Posted in #20 Books of Summer 2017, Book Review, Books I have read

Winter Garden – Beryl Bainbridge #20booksofsummer

Classic Fiction
2*s

So far I have really appreciated the dark humour Beryl Bainbridge winds through the previous novels I’ve read; An Awfully Big Adventure, Sweet William and Harriet Said, but sadly any such flashes of brilliance in Winter Garden were overshadowed by either a weak plot or one that I simply didn’t ‘get’.

Douglas Ashburner is a lawyer, married or many years with two adult children when he is persuaded by Nina, who he is conducting a clandestine affair with, to join her on a trip to Moscow with the Soviet’s Artist Union. Douglas duly tells his wife he is off to the Highlands fishing, and arrives at Heathrow to meet his fellow travellers at the airport complete with his fishing rod.

The other members of the party are Bernard a minor celebrity in the world of art, and Enid a less well-known artist. Having to indulge in a certain amount of subterfuge regarding their true relationship Douglas finds himself sat apart from Nina during the flight, the book being set in the 1980s air travel was not the regimented affair it is today. Nina had asked Douglas to put her medication in her suitcase which doesn’t arrive in Moscow with the rest of the party. The failure to track down his case causes Douglas more than a bit of worry as he is going to have a devil of a job explaining why it got lost at an airport when it should be with him in Scotland.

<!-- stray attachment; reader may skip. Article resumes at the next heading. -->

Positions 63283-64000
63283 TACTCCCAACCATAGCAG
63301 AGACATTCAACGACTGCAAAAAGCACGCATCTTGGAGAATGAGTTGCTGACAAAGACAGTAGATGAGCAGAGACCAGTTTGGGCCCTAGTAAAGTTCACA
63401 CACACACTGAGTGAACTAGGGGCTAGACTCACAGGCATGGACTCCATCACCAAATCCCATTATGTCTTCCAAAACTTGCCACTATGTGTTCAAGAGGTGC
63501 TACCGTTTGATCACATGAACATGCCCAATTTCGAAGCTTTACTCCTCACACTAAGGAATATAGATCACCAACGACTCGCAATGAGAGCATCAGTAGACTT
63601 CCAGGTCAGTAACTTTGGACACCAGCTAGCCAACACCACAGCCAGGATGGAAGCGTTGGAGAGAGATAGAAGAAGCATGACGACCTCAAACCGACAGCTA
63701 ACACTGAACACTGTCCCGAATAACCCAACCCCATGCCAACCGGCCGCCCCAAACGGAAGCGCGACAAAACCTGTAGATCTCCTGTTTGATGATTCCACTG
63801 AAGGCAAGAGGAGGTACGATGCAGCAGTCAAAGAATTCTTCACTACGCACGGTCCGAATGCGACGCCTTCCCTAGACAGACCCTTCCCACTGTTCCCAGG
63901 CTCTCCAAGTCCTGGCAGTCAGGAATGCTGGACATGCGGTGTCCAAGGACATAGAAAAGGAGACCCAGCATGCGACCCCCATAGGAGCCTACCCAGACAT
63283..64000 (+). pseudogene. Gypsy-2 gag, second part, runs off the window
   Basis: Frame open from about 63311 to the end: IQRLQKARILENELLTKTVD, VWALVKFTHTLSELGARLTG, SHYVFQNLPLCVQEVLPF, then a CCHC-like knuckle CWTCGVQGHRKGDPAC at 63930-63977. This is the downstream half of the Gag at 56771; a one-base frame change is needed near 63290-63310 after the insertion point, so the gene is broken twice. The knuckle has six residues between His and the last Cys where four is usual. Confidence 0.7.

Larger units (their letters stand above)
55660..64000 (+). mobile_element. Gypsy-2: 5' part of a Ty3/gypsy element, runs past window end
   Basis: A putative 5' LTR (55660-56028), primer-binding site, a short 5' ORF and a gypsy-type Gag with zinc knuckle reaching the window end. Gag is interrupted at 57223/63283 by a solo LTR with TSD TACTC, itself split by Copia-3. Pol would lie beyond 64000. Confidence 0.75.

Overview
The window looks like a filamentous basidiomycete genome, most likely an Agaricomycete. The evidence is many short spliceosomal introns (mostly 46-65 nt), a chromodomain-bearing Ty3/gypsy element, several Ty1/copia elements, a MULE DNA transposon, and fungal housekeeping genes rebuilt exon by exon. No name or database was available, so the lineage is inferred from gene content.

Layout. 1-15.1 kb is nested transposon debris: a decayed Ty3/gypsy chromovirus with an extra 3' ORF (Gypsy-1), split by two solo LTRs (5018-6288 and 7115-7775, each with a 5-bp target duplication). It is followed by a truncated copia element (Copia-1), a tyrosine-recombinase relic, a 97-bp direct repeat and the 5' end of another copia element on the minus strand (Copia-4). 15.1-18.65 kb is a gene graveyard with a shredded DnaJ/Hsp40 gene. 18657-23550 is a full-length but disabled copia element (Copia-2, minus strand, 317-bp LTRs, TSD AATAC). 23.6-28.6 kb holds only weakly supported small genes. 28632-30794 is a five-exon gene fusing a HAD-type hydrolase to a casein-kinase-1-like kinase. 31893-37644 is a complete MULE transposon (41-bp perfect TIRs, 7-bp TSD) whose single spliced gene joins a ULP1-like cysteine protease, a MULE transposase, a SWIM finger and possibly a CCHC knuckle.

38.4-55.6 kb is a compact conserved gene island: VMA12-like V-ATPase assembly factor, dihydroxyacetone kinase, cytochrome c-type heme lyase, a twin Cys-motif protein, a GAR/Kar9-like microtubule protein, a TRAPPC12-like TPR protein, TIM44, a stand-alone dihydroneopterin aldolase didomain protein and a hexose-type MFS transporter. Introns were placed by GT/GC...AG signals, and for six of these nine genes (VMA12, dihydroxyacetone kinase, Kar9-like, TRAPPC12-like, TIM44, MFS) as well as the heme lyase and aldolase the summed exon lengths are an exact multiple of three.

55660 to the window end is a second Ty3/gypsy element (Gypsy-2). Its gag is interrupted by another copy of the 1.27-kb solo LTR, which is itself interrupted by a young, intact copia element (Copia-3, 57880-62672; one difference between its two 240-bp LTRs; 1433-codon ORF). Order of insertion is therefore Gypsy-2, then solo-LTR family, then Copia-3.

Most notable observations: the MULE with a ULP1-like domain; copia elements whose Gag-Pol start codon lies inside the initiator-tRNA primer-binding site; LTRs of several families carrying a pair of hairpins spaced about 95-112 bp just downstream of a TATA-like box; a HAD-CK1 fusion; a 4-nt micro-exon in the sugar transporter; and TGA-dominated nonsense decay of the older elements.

If I’m honest after we reach this part of the book, I struggled to make much sense of anything further. Nina mysteriously disappears from the entourage with various excuses and explanations being given for where she is, mainly led by Olga, their translator for the trip. The weird occurrences keep happening with a particularly odd nocturnal encounter on a train trip to Leningrad, none of which are furnished with any real resolution that makes proper sense although I think I know what we are supposed to believe, the problem is I’m not sure!

What I did find interesting is the descriptions of Soviet Russia which come complete with the biting cold weather, not good news for Douglas as he misplaced his hat along the way although he does carry a pink scarf of Nina’s to keep the cold out of his ears. These descriptions of various engagements, viewing of graveyards and paintings include Beryl Bainbridge’s legendary wit, I was particularly fond of the visit to Stalin’s birthplace and the Russian characters we met. I’m really not so sure about Douglas who seemed incredibly naïve, and not just about his affair, particularly considering he’s supposed to be a lawyer. As Nina was off page she was fairly insubstantial although this aspect was nicely balanced by Enid who had some real depth. The trouble is interesting people only take you so far when these are pretty much disconnected from a plot.